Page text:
Using Points and Miles for Last Minute Travel and Emergencies
This post contains references to products from one or more of our advertisers. We may receive compensation when you click on links to those products. Terms apply to the offers listed on this page. For an explanation of our Advertising Policy, visit this page.
Update: Some offers mentioned below are no longer available. View the current offers here.
While I love accruing and using miles for extravagant vacations just as much as the next mileage junkie, I recently used them for last minute emergency travel for a relative and they saved me a ton of money. Unfortunately, for so many people who face unexpected deaths and other emergencies, the sky-high cost of last minute airfare can be another huge blow in a time when you are already suffering. Airlines do have bereavement fares, but in my limited experience, they are still very expensive.
However, miles and points can come to the rescue, like they did in my situation. My family member needed to book a next day trip from NYC to Jacksonville and the cheapest price for a non-stop was on Delta and priced out at $516.40. In the scheme of things it could have been more expensive, but it’s still a huge hit to the wallet, especially since multiple nights of hotel and car rental are required for this trip. For many people a family emergency can cost thousands of dollars, especially when you need to travel with children.
However, when I pulled up the Delta award search, numerous non-stop options were available at the 25,000 mile level and taxes were a reasonable; $5, since Delta doesn’t charge for last minute awards like other airlines (Continental charges $75, American $100, US Airways $75 – United does not have last minute fees. ). Note: most airlines waive these fees for elite members and many even offer enhanced award availability, thus reinforcing why attaining elite status can save you real money.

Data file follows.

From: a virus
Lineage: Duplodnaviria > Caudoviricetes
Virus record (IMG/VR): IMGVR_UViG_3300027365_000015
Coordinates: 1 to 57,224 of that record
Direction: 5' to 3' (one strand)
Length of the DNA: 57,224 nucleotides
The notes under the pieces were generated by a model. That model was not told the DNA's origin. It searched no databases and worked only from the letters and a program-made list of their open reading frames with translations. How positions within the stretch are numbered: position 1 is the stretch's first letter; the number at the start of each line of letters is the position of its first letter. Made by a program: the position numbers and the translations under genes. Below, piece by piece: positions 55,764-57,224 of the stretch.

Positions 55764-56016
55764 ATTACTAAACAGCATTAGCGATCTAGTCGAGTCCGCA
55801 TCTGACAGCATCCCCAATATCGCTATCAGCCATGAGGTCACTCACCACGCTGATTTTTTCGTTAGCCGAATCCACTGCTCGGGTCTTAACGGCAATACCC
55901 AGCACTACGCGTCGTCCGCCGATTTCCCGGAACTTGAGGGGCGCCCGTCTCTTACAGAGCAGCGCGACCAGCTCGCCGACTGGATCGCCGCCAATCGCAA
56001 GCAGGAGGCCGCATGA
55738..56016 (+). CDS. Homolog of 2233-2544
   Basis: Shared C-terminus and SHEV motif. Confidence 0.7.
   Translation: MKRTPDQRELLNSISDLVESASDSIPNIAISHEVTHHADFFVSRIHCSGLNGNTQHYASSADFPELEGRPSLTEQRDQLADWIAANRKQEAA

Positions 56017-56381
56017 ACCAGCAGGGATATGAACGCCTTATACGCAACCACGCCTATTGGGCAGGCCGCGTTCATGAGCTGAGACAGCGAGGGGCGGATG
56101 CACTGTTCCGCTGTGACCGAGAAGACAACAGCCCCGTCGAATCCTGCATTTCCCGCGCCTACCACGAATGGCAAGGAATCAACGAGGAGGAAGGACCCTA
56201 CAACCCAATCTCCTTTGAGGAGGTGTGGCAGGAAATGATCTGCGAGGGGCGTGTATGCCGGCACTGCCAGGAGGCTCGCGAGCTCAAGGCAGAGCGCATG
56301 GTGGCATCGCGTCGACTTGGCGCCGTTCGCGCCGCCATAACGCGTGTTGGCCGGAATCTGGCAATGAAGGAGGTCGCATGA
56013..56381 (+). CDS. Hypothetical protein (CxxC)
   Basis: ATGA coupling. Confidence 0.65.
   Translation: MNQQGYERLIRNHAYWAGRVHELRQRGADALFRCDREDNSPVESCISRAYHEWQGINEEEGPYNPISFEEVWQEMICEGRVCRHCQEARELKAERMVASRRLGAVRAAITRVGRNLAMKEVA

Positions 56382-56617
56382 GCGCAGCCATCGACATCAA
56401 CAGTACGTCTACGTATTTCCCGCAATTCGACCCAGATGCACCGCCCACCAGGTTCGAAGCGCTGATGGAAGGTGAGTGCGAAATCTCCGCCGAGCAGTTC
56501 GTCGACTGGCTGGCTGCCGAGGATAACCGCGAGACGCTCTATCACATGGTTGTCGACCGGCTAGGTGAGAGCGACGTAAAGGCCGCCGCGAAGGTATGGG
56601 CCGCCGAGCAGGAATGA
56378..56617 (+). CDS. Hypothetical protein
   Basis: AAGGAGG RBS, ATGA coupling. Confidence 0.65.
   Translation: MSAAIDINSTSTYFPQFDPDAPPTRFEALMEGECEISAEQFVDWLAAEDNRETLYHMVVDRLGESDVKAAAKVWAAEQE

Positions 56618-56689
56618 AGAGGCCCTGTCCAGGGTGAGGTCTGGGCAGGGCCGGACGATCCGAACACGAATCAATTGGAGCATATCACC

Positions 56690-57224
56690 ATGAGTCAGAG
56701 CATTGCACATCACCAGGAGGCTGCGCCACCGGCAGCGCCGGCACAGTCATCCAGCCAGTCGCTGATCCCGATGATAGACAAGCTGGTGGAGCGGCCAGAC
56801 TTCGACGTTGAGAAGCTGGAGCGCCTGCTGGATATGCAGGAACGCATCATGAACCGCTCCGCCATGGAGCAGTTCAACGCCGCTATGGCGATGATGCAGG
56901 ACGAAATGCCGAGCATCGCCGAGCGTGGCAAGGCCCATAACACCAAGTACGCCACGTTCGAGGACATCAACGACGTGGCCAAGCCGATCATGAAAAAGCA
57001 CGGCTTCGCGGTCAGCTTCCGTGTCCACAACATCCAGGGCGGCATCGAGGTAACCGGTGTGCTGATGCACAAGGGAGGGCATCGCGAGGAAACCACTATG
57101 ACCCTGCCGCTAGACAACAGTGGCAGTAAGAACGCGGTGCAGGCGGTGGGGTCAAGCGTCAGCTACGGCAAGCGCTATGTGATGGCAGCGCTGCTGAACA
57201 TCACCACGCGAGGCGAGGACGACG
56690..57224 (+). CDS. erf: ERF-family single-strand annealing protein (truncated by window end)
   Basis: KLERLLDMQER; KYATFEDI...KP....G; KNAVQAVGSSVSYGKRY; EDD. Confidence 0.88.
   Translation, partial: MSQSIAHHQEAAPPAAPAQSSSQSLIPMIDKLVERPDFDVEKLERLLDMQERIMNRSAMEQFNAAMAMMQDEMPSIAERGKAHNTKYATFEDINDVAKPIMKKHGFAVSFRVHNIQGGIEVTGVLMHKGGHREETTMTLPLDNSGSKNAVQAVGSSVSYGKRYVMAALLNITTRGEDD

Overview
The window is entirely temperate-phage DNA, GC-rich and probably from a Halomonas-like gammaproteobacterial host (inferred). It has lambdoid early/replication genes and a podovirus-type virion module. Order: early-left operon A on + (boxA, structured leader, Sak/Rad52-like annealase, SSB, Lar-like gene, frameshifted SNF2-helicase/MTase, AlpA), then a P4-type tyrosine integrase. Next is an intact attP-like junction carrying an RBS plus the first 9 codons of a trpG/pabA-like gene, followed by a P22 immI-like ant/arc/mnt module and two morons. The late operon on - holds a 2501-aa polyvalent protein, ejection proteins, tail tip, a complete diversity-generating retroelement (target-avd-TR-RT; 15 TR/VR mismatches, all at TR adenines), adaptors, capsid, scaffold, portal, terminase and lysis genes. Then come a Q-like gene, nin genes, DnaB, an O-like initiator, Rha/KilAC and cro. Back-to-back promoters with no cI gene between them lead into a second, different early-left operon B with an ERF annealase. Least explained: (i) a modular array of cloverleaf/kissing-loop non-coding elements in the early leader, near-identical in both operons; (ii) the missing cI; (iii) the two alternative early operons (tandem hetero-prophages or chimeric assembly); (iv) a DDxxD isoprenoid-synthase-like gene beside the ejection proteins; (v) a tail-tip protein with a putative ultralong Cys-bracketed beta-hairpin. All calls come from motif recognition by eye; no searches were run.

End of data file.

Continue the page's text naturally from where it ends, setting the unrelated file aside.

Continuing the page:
Luckily, I have a boatload of Delta miles, so going this route was a no-brainer. However, even if I had Star Alliance miles (Continental, United or US Airways) I could have booked for 25,000 miles as well – but fees would have been higher. Except for United, in which case it would make sense to transfer your Continental miles to United and book the same exact flights with them to avoid their $75 fee. The only problem with United is that they have a terrible online award engine, so it may take a call to get the same flights that appear on Continental.com. I hope when the merger is complete, that they truly take the best aspects of both programs; the online search capabilities of continental.com and the consumer-friendly last minute fee waiver of United.
The best way to hedge your bets is to accrue points in a program that let’s you transfer into all three of the alliances, like Starwood (note some Starwood airline transfers can take more than a week, so always confirm with Starwood the length of time the transfer will take before initiating) or American Express Membership Rewards. I personally use an American Express Platinum card for the extreme flexibility it provides. Amex points can be instantly transferred to Skyteam (Delta), Star Alliance (Continental until Sept 30, 2011, Air Canada) and Oneworld (British Airways) as well as other carriers like JetBlue, Airtran and Frontier. This flexibility can be critical, especially for last minute travel when you have few options. In fact, if I didn’t have any Delta miles, I could have transferred Amex points to Delta, and with the current 50% transfer bonus, I would have only needed 17,000 points for this trip.
Overall, having a nice stockpile of miles and points can save you in a time of need. So even if you don’t want to jet-set around the globe, I recommend having a nice balance to use when life inevitably throws you a curveball.
Welcome to The Points Guy!